By performing optimization of the enzyme it was found that pH 6, room temperature, 2 g of carbon (glucose), and 1 g of nitrogen source (arginine) have shown maximum enzyme activity. Similarly, optimization of the enzyme was performed by Zia and Bashir,13,14 and they have observed that pH 6.5, temperature 35˚C, 0.1% glucose, have shown maximum enzyme activity. The changes in the above work might be due to differences in carbon and nitrogen source.
From fungi (Aspergillus lentulus) the molecular weight of the enzyme was determined and it was found to be approximately 11.2 kDa. Similarly, Elshafei and Hassan18 determined the molecular weight of an enzyme from Penicillium brevicompactum and it was found to be 94 kDa. The difference in-between two molecular weights might be due to strain variation.
This investigation revealed that L-asparaginase-producing fungi were isolated from medicinal plants and soil samples. These fungi were found to be a potential source for large scale production of L-asparaginase enzyme to manage the needs of industrial and medicinal application
The authors would like to express their sincere thanks to the Head, Department of Microbiology, Ethiraj College for Women, Tamil Nadu, India who supported and encouraged in this research work.
CONFLICT OF INTEREST
The authors declare that there is no conflict of interest.
All authors listed have made a substantial, direct and intellectual contribution to the work, and approved it for publication.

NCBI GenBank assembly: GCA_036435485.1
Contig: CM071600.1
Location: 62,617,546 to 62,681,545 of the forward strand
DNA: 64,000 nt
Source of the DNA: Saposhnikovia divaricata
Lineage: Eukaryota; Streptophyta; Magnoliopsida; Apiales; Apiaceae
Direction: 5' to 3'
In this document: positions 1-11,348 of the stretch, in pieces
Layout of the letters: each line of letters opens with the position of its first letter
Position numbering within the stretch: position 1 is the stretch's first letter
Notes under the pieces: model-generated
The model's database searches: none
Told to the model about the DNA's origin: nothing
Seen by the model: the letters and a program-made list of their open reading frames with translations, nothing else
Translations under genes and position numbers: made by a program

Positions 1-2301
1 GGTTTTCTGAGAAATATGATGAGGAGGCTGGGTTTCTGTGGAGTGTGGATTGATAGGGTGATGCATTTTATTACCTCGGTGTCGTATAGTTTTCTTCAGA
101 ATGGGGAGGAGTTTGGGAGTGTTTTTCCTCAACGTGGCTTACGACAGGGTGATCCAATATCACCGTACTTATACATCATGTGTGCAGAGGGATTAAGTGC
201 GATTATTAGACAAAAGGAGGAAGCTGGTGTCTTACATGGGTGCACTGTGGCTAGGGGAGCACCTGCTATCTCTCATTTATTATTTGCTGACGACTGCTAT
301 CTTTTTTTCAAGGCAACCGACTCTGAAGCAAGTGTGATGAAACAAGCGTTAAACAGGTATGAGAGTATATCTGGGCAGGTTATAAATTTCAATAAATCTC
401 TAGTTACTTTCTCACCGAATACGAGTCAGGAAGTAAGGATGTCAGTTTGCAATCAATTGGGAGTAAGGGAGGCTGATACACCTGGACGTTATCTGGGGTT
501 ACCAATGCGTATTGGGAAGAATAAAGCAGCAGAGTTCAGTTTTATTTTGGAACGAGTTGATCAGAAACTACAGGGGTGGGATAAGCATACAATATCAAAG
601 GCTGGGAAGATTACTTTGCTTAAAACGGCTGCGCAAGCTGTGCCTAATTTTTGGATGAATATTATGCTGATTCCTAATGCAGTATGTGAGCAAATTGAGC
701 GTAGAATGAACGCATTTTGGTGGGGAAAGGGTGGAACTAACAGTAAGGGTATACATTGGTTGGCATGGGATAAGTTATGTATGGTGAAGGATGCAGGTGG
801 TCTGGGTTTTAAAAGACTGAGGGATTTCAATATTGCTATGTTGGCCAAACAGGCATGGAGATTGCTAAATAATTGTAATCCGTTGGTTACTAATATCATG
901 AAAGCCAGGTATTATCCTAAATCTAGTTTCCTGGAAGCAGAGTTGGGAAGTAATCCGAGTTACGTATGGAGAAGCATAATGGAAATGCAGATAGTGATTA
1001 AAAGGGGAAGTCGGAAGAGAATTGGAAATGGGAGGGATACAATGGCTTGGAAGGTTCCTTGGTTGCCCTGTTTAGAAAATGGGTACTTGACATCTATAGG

AVAILABILITY OF DATA
All datasets generated or analyzed during this study are included in the manuscript.
- Tomar RS, Sharma N, Kaushik S. Isolation and Characterization of L-Asparaginase Extracellular Enzyme Producing Bacteria from Industrial Soil Samples. Int J Pharm Sci Res. 2019:10(11):4937-4941.
- Jha SK, Pasrija D, Sinha RK, Singh HR, Nigam VK, Vidyarthi AS. Microbial L-asparaginase: a review on current scenario and future prospects. Int J Pharm Sci Res. 2012;3(9):3076-3090.
- Ghasemi Y, Ebrahiminezhad A, Rasoul-Amini S, et al. An optimized medium for Screening of L-asparaginase Production by Escherichia coli. Am J Biochem Biotechnol. 2008;4(4):422-424.
- Thakur M, Lincoln L, Niyonzima FN, More SS. Isolation Purification and Characterization of Fungal Extracellular L-asparaginase from Mucor hiemalis. J Biocatal Biotransformation.2013;2(2)12-14.
- Devi AL, Ramanjaneyulu R. Isolation of L-Asparaginase Producing Microbial Strains from Soil Samples of Telangana and Andhra Pradesh States, India. Int J Curr Microbiol Appl Sci. 2016;5(10):1105-1113.
- Naser S, Saber W, El-metwally M, Moustafa M, El-kott A. Fungal assembly of L-asparaginase using Solid-state Fermentation; A Review. Biocell. 2020;44(2):147-155.
- Chow YY, Ting AS. Endophytic L-asparaginase Producing Fungi from Plants Associated with Anticancer Properties. J Adv Res. 2015;6(6):869-876.
- Hatamzadeh S, Rahnama K, Nasrollahnejad S, et al. Isolation and Identification of L-asparaginase Producing Endophytic Fungi from the Asteraceae Family Plant Species of Iran. Peer J. 2020;8:e8309.